Me 646 Experimental Measurement & Data Analysis
Semester and Year:
Name of Lab Instructor:
Lab Section and Meeting Time:
Section 4 Thurs. 2:10 PM
Title of Experiment:
Aerodynamic Lab: Lift and Drag on an Airfoil
Date Experiment Performed:
Date Report Submitted:
Names of Group Members:
The Aerodynamics Lab: Lift and Drag on an Airfoil experiment examined the lift and drag on a NACA 0012 airfoil inside a wind tunnel. The objective of the experiment was to obtain information relating to the lift and drag of the airfoil, such as lift forces, lift coefficients, drag forces including its contributors, and drag coefficients. The data was analyzed using Matlab by two different methods, through pressure distributions, and through a force balance. Approximations of the lift and drag data to compare with the experiment results were attempted to test which methods were effective, or not effective. These approximations were conducted using a Javafoil simulation, and also using thin airfoil theory.
The lift forces calculated from the pressure distribution measurements were slightly higher than the directly measured forces from the force balance, however, the pressure distribution measurements followed the same trend as the force balance data. This represented a calibration error in the pressure distribution measurements. Calculations gave a maximum coefficient of lift of
. The drag data
showed that form drag was the largest contributor to total drag, with skin friction drag and induced drag having only small contributions. Javafoil simulations gave similar results of coefficients of lift for the given airfoil, of which closely matched the force balance data. It was determined that thin airfoil theory is only acceptable for a rough estimate at angles of attack of up to the stall angle, which was about 9° for the NACA 0012 airfoil. The NACA 0012 airfoil is a symmetrical airfoil with simple geometry. This makes the airfoil better for fabrication purposes, as well as for experimental calculations. However, for better design, airfoils that generate more lift due to their pure geometry would be better for use on lift seeking machines such as aircraft.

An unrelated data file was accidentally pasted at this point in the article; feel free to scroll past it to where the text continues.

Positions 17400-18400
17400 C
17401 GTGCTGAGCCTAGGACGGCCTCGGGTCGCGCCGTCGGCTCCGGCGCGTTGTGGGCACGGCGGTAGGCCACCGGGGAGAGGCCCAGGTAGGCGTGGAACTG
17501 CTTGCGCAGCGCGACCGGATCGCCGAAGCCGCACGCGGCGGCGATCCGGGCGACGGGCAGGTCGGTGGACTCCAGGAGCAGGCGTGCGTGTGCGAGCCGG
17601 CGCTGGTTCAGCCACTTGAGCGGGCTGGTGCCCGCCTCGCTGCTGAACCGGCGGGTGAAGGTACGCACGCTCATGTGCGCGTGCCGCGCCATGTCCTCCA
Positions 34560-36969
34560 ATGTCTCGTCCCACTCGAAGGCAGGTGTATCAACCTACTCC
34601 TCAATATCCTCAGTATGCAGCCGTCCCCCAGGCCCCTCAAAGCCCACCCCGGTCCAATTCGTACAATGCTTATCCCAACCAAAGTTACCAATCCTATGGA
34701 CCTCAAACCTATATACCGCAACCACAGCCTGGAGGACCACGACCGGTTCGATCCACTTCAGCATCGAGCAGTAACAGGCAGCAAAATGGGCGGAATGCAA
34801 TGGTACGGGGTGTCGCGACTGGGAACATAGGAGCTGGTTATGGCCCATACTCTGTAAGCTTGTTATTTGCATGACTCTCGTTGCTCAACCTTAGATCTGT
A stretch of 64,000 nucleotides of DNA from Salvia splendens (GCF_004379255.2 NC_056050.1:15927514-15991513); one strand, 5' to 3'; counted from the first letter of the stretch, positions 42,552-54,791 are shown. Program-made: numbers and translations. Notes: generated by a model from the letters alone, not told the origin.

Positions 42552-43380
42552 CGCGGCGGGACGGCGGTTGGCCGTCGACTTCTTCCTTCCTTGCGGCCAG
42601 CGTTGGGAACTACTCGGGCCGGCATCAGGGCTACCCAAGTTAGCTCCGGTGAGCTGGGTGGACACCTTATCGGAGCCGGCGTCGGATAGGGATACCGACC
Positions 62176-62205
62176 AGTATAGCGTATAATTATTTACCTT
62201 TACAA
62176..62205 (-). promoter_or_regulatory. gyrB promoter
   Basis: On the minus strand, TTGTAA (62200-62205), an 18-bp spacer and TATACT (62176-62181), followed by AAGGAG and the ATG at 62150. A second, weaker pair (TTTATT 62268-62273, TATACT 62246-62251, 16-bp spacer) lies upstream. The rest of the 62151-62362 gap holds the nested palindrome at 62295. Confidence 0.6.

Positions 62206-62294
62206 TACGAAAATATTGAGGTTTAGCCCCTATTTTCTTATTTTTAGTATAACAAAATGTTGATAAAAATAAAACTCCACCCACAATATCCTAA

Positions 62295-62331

The objective of the Aerodynamics Lab was to obtain a measurement of lift forces, drag forces, and other related criterion to an airfoil at different angles of attack inside a wind tunnel. The wind tunnel that was used for the experiment was the UNH ME student wind tunnel, and was set at a constant flow speed at 3 on the speed dial. The airfoil that was utilized for the experiment was a NACA 0012 airfoil, with a chord length 150mm, and span of 300mm. The airfoil was equipped with ten pressure taps on the top surface, and ten pressure taps on the bottom surface. For pressure measurements, these taps were each connected to a port on a manometer with water as the working fluid. In addition, a Pitot-static tube and a port exposed to atmospheric pressure were also connected to the manometer for pressure measurements. Attached to the airfoil was a TecQuipment AFA2 single lift and drag balance for measuring lift and drag force data directly.
Figure 1: Experimental setup of AFA2 indicating placement of protractor, model clamp, load cell, and airfoil.
Figure 2: Experimental setup of manometer indicating placement of the manometer, airfoil, and Pitot-tube.
The first part of the experiment consisted of gathering pressure data from around the airfoil to generate a pressure distribution. With the airfoil and force balance set up in a manner similar to Figure 1, the airfoil was first adjusted to a 0° angle of attack via the protractor, then tightened in place with the model clamp. The wind tunnel was then turned on to a speed setting of 3. To measure the pressure...